Cornell Ecology House Wins Conservation Challenge

April 1, 2013 12:58 am0 comments
Lauren Bergelson

All 16 Cornell residence halls participated in the Campus Conservation Nationals — a competition focused on reducing  the consumption of energy and water — earlier this month. The Ecology House, which reduced its energy costs by 12.7 percent in three weeks, won the competition. 

The dorm was followed by Low Rises 6 and 7 with a 10.5 percent reduction in energy costs and Clara Dickson Hall with a 8.6 percent reduction, according to the Building Dashboard website, a new system at Cornell that tracks every building’s energy usage. 

The residence halls’ efforts contributed to a reduction of $5,596 in energy costs over a three-week period of the conservation challenge.

In total, Cornell students saved 34,977 kilowatt-hours and diverted 31,724 pounds of carbon dioxide, according to Building Dashboard.

Throughout the competition, residence hall coordinators and students took efforts to plan, publicize and participate in energy-saving sustainable activities and events.

Alexa Bakker ’15, chair of the recycling committee at the Ecology House, said the dormitory hosted a variety of challenges for its residents, including not taking a shower for a day, taking a cold shower or taking a shorter shower. Efforts were also made to turn down heaters, use cold water for laundry and turn lights off, according to Bakker.

“We came up with little fun challenges that were interactive and made people more conscious of what they were doing,” said Brian Magnier ’15, an advisor to the Ecology House’s recycling committee.

The Ecology House also coordinated social events such as music performances and outdoor games to help reduce the building’s energy use, according to Magnier.

“We tried to get everyone more centralized and out of their rooms to avoid having all of the lights on,” Magnier said.

The competition was monitored through Building Dashboard, according to Matthew Laks ’15, a resident advisor in Clara Dickson Hall who helped publicize the competition.

According to Laks, many of the challenges buildings implemented came from the Building Dashboard site.

“I advertised the competition to Dickson residents through emails with links to the Building Dashboard website where there were different pledges people could take, like turning off the lights when going to class or turning off the sink when brushing their teeth,” Laks said.

Bakkar said students had a positive reaction to the competition.

“People got really pumped about the competition,” Bakkar said. “Some people said some of the changes were crazy or weren’t sustainable, but in the end, the efforts reminded people how much they appreciate certain things and helped create sustainable changes.”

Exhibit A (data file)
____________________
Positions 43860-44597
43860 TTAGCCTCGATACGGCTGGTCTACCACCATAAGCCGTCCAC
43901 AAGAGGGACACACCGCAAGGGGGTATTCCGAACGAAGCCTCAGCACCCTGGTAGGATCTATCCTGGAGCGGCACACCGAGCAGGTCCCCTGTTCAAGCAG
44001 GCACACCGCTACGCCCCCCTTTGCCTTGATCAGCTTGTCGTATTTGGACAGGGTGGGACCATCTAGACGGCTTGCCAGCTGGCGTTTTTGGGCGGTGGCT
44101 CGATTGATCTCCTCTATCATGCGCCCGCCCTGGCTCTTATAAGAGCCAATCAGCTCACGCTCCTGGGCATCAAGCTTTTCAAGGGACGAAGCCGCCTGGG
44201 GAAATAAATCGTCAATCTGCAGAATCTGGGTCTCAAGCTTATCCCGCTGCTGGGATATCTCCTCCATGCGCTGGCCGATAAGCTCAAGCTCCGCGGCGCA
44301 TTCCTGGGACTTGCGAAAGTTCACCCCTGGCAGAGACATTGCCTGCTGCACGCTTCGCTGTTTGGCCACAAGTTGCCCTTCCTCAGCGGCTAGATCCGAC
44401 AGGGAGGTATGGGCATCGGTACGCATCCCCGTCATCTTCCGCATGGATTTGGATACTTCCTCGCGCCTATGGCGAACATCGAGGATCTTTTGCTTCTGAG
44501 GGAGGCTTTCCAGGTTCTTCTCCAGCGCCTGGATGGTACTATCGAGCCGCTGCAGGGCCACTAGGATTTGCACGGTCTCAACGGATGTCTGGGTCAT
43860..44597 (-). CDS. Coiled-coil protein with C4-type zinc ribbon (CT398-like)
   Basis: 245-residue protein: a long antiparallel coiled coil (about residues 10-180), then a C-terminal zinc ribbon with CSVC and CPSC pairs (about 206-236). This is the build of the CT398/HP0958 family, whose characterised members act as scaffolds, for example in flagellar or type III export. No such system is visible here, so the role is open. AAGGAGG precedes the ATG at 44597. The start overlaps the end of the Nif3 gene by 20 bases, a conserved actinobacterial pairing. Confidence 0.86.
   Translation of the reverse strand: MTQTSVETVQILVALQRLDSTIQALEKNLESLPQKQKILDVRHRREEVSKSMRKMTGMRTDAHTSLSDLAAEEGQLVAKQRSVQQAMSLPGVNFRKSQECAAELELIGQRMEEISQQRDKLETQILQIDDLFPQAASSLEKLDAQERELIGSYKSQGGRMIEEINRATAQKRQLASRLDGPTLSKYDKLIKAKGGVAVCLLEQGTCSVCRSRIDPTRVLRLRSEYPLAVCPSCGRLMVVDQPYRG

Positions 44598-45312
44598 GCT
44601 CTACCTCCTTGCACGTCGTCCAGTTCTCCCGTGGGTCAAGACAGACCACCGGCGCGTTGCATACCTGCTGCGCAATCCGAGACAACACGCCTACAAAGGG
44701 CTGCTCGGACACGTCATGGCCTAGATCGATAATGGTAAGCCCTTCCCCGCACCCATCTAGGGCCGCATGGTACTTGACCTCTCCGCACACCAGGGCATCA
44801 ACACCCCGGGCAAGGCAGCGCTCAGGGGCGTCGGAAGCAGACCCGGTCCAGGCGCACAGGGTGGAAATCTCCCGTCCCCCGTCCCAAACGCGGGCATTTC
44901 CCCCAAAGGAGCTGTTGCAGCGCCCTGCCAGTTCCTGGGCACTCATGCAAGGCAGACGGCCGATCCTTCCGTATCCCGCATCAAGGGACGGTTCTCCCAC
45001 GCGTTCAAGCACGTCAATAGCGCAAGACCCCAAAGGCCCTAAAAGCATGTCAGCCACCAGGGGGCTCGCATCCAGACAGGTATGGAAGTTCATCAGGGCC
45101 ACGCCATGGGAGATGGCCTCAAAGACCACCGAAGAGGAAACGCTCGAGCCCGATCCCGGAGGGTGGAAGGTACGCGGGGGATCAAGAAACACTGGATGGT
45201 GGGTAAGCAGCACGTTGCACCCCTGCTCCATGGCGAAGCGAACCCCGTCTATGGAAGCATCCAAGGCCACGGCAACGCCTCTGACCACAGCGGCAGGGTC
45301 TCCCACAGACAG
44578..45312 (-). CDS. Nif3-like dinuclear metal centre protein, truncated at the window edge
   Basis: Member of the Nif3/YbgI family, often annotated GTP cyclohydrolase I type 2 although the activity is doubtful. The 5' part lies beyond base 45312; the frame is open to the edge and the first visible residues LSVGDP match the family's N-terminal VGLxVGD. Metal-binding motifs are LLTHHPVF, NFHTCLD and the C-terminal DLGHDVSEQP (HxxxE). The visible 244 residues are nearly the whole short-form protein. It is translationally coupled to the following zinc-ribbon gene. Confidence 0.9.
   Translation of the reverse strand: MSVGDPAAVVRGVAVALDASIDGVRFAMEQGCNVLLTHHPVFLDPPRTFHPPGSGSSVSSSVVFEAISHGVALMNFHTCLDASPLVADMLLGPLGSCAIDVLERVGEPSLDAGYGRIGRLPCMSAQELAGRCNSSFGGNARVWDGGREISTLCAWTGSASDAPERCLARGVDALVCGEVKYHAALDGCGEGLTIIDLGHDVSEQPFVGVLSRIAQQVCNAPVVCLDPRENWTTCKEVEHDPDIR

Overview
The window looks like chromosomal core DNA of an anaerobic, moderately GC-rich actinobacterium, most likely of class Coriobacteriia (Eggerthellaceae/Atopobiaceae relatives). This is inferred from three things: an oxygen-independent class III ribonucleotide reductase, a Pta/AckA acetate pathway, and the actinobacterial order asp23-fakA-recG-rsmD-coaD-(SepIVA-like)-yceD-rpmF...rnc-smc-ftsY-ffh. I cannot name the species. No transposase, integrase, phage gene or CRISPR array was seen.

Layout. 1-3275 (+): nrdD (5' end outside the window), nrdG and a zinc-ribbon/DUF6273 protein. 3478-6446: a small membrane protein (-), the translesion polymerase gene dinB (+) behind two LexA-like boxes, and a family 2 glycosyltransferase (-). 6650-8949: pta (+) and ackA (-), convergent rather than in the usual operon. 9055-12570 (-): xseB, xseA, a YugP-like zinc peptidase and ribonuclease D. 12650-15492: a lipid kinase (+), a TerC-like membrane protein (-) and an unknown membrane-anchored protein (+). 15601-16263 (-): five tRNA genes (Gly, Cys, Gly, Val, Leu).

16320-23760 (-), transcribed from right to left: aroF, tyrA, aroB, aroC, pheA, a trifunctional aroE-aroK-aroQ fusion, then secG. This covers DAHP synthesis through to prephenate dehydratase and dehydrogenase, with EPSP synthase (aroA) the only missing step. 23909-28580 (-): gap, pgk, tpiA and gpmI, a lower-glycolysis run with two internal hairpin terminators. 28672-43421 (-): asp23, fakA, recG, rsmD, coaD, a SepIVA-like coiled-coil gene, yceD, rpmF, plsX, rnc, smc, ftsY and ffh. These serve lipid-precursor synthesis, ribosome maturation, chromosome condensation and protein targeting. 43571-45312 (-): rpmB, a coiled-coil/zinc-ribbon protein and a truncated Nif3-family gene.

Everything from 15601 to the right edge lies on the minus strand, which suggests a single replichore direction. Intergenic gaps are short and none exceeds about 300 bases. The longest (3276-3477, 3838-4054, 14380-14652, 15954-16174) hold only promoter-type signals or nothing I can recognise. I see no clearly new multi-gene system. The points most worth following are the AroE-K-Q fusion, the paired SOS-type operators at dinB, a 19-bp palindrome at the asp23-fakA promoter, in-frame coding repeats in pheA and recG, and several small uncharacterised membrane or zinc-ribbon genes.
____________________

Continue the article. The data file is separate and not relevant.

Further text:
Bakker added that many of the actions taken during the competition have become lasting changes in the Ecology House.

“We permanently turned down heaters in our building’s entryway and turned lights off in the lobby,” Bakker said. “Some people have realized that they don’t need lights on when doing work, or they don’t need the heat on as high or [to use] the microwave as often.”

The dorm has also invested in drying racks to reduce the use of the drying machines, added Magnier.

 Bakker said the competition helped students understand their role in energy reduction.

 “I think it helps people realize how much small actions can really impact energy use. Seeing continued energy drop made people realize that what we’re doing is making a huge difference,” Bakker said.

Laks echoed Bakker’s sentiments, saying small actions can have a large impact. 

 “It’s amazing how small pledges can make a tremendous difference. Clara Dickson is the largest dorm in the Ivy League, and it can really save a lot of energy,” Laks said.  

Magnier said many of the changes they made were simple to implement.  

“You don’t have to change a lot during your daily routine to get results you can see,” Magnier said. 

The Campus Conservation Nationals had other benefits as well, according to Bakker. 

“[The competition] also promotes community through working together,” Bakker said. “I made a bulletin board and kept track of our progress, but I couldn’t have made the energy drop alone. Sacrifices were made by everyone.”

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